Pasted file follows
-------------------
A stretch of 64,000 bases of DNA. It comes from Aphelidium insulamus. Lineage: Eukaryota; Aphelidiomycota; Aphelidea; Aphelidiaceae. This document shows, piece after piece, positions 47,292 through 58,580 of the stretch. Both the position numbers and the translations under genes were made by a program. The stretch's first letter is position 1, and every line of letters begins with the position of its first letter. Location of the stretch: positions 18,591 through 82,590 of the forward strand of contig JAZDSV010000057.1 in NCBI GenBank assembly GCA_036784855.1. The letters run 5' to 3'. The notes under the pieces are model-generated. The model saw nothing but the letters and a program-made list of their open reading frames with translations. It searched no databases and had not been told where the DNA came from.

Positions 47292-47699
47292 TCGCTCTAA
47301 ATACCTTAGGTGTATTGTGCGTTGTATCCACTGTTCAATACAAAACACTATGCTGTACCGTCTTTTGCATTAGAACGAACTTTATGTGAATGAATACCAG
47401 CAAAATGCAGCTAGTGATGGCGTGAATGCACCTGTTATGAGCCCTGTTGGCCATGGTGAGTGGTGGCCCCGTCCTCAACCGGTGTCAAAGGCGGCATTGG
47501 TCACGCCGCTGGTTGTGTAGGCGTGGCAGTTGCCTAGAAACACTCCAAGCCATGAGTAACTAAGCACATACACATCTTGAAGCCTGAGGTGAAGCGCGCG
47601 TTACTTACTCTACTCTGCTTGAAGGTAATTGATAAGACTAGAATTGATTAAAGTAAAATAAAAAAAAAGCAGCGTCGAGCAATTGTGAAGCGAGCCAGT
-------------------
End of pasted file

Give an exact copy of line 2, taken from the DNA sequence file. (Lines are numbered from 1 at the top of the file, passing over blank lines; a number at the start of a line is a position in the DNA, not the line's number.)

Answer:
Positions 47292-47699